Now the kid was giving her the creeps: the dress, style of dress, the doll, the blank expression—was she some kind of serial killer? Yet, somehow, his instincts were telling him to trust her, so he followed. They had walked about a mile when they came to some cheap looking apartments, and a road that led up a hill. As the ascended, civilization seemed to melt away. As they went, she waved her hand, and kept on going. Now things seemed odd. As they were ascending, they seemed to walk into a fog. Before he could do something about it, she took his hand and guided him along. Once through the fog bank, he saw a house on the top of the hill that looked nothing like a house common to Japan. In fact, it looked European. He had to ask, “What is this: 1313 Mockingbird Lane?”
“Its home,” she said.
“Are you taking me to your house?” he had to ask.
“No,” she said, and guided him to a spot that allowed view of the house, but it was yet distant. She then turned to him, and said, “This is the edge of our property. Please, do not cross this line.”
She took a stick, and carved a line in the dirt to ensure that he knew right where the limit was. She then said, in the same, blank fashion, “Try to use the bushes to camouflage your camp. This is no-man’s land, and you can camp here. Yet, father may not understand, and chase you off anyway. Please, keep yourself concealed. You may stay here until you find proper lodging.”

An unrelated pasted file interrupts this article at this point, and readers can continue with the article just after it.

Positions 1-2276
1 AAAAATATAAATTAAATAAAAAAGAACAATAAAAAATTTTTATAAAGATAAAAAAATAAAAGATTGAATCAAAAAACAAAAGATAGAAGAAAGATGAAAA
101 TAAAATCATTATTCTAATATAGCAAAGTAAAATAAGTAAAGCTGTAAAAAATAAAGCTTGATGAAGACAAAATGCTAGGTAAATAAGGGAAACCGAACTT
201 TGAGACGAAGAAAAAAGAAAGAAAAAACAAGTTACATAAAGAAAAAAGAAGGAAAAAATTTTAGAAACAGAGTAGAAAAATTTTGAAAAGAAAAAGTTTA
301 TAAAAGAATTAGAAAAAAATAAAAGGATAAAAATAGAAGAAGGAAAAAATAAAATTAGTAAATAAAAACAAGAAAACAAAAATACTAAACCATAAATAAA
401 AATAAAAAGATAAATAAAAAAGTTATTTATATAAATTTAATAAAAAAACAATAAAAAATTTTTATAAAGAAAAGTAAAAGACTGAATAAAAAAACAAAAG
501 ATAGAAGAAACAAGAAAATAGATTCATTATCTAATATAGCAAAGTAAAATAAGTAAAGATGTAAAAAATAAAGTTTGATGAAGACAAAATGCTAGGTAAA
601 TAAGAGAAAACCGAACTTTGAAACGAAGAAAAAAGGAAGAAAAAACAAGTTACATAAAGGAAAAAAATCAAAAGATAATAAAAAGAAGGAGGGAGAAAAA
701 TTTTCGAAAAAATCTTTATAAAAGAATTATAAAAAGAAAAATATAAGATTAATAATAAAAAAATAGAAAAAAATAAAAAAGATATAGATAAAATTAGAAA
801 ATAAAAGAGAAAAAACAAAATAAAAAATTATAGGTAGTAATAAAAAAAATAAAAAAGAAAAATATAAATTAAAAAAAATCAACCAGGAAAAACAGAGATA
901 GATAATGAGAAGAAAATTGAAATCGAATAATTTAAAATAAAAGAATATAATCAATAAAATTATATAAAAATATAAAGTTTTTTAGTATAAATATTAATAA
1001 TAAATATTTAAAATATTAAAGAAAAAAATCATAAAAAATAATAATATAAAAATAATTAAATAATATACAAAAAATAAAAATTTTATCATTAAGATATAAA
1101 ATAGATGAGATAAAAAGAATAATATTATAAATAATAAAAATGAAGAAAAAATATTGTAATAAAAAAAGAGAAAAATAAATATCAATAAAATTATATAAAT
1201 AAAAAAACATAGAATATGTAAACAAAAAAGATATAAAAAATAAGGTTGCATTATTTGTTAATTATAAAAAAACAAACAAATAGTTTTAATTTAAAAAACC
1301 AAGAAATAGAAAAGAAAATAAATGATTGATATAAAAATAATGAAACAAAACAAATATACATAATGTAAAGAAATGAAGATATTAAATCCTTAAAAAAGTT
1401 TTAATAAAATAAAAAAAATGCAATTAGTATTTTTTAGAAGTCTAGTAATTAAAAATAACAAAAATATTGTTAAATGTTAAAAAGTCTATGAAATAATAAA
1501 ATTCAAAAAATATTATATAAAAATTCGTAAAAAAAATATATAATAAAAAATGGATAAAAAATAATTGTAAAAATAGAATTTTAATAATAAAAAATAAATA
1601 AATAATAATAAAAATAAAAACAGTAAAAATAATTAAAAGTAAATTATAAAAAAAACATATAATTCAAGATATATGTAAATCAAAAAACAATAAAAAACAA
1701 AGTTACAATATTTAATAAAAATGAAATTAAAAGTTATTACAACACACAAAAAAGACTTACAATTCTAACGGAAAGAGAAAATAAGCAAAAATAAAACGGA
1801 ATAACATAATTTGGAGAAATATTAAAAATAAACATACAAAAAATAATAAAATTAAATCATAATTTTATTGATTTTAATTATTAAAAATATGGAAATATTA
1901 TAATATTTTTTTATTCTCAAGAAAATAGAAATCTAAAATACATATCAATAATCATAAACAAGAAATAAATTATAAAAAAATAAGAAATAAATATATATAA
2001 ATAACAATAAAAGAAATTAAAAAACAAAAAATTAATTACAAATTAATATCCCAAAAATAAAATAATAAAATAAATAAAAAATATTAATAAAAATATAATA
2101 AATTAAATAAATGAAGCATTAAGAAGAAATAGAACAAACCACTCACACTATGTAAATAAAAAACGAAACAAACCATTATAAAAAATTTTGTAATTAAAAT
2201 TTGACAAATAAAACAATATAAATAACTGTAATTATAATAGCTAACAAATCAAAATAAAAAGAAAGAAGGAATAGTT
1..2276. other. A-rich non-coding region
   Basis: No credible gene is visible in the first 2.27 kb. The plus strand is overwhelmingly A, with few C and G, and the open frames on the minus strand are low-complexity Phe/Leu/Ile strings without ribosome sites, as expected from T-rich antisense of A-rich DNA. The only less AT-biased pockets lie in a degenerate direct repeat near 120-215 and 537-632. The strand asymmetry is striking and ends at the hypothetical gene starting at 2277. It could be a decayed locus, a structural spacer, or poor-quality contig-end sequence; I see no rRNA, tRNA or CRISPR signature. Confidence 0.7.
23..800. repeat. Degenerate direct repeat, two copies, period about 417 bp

He thought, “I’ve got a bad feeling about this,” but took off his pack anyway, and began to look for a good spot to conceal his tent. He then looked at the water jug, and then said to her as she turned to leave, “Say...is there a river or fresh water stream somewhere near here? I just want to fill this…”
Before he could finish, she took it, and said, “Don’t worry: I’ll take care of that. It will be to you before sunrise.”
She left, and he wanted to protest, but decided not to push it. He thanked her, and set up camp. Meanwhile, Anjou wondered what would happen if he were caught. Somehow, she knew that he was involved somehow with the dream, but she did not know how. If she had been a normal girl, she would have owed him this much, because he would have saved her life. However, her life really had not been threatened in the slightest, and yet, she somehow saw in him a kindred spirit, and felt a need to protect him. This would take further examination. For now, she had to get the jug to the house, and then go to feed: she was starving.